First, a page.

Source: NFL plans on game after Titans’ outbreak

Source: NFL plans on game after Titans’ outbreak

The Tennessee Titans have closed their facilities until Saturday after three players and five team personnel members tested positive for the coronavirus, the NFL announced Tuesday.

The three players — starting nose tackle DaQuan Jones, long-snapper Beau Brinkley and practice squad tight end Tommy Hudson — have been placed on the reserve/COVID-19 list.

While no official decision has been made about the Titans’ game Sunday against the Pittsburgh Steelers in Nashville, the NFL wants and intends to have that game played as scheduled, a source told ESPN’s Adam Schefter.

One of the contingency plans to allow for additional testing and contact tracing would be to move the game to Monday night, a source told ESPN.

The eight new positive tests for the Titans have been confirmed after additional testing, a source told ESPN’s Kevin Seifert. Those who tested positive have been asymptomatic as of Tuesday morning, a source told ESPN’s Dan Graziano.

“This is not unexpected,” NFL commissioner Roger Goodell wrote Tuesday to the chief executives and presidents for every team in a memo, which was obtained by ESPN. “There will be players and staff who will test positive during the season.”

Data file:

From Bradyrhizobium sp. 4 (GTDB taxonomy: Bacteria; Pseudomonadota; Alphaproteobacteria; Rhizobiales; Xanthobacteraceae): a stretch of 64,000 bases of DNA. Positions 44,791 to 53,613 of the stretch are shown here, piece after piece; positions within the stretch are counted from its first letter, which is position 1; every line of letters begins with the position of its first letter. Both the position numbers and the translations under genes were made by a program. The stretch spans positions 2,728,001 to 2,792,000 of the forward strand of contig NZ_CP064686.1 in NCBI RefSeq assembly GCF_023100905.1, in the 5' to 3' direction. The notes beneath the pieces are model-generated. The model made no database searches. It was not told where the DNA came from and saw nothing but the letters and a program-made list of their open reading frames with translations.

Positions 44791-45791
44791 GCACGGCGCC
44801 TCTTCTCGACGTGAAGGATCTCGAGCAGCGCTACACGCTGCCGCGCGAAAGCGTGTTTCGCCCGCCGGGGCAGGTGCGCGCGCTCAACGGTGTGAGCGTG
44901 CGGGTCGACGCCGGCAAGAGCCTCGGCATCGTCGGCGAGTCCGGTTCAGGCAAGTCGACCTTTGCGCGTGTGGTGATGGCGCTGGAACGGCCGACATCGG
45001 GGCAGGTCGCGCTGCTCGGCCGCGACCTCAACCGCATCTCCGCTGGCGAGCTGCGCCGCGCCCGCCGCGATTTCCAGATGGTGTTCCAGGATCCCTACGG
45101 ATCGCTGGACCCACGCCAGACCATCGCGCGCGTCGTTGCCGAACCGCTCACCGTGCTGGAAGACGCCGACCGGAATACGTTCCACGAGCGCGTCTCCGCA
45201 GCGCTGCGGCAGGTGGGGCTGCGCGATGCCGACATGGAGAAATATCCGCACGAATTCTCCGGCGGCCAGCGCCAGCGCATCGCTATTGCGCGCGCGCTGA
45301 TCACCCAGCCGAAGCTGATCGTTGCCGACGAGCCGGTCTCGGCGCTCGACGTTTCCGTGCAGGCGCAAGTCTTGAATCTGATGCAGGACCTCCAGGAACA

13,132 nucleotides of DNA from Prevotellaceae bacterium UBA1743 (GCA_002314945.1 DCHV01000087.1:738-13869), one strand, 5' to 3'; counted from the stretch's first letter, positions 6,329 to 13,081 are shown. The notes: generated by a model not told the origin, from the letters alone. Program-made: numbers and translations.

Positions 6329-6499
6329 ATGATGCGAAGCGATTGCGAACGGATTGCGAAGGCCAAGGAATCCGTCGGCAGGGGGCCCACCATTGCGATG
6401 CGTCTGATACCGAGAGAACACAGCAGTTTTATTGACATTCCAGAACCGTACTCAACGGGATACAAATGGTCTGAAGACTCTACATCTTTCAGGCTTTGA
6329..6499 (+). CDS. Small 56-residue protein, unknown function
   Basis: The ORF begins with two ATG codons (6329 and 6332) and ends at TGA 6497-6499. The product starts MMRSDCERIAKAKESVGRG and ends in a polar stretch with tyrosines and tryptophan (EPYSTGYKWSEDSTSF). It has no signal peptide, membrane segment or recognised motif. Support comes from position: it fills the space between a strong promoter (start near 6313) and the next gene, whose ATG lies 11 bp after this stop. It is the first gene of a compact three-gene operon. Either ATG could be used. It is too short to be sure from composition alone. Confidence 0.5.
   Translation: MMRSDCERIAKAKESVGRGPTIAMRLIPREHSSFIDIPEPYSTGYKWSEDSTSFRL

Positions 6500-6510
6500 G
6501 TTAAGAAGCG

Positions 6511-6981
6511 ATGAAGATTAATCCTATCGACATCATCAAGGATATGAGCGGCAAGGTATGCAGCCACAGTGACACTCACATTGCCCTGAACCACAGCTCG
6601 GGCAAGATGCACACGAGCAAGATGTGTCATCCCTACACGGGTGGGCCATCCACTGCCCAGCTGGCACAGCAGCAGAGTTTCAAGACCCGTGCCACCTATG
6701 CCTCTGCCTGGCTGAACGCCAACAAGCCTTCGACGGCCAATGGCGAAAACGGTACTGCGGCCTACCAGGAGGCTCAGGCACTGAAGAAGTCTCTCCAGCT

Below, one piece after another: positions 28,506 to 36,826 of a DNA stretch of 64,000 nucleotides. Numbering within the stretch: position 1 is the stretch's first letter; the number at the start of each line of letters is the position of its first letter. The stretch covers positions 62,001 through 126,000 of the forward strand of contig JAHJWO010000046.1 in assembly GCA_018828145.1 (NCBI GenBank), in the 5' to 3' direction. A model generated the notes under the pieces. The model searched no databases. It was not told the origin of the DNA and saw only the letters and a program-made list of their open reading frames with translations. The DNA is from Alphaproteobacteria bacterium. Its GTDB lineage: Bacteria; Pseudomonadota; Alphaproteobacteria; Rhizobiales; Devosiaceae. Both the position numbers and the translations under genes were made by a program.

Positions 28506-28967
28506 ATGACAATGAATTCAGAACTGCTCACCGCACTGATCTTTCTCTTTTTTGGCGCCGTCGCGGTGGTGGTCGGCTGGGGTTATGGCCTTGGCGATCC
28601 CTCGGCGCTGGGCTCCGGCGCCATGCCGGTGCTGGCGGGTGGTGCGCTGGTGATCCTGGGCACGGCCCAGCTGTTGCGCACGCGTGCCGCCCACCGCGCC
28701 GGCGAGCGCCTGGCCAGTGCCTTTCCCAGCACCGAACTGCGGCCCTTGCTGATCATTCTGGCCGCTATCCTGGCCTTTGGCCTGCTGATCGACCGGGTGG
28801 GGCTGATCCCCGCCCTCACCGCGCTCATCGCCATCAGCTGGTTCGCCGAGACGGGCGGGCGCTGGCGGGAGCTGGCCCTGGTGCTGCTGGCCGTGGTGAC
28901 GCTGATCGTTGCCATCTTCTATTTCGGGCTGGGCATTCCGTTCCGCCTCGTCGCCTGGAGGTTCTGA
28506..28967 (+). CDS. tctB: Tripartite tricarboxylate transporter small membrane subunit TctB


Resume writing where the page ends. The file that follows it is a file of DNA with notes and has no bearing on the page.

The Titans, citing an “abundance of caution,” issued a statement saying they halted in-person work Tuesday. The Minnesota Vikings, who played the Titans on Sunday, also have closed their facility indefinitely, though the team said there were no positive tests through Tuesday morning.

“Out of the abundance of caution, the organization has decided to work remotely today as we follow NFL protocols related to the COVID-19 virus,” the Titans’ statement said.

Although the facility is closed, players are still able to do drive-through testing.

League contact tracing identified 48 close contacts with the eight members of the Titans organization who tested positive, sources told Graziano.

The NFL issued a statement saying both the Titans and Vikings are working with the league, the NFL Players Association and medical officials “to evaluate close contacts, perform additional testing and monitor developments … with health and safety as our primary consideration.”

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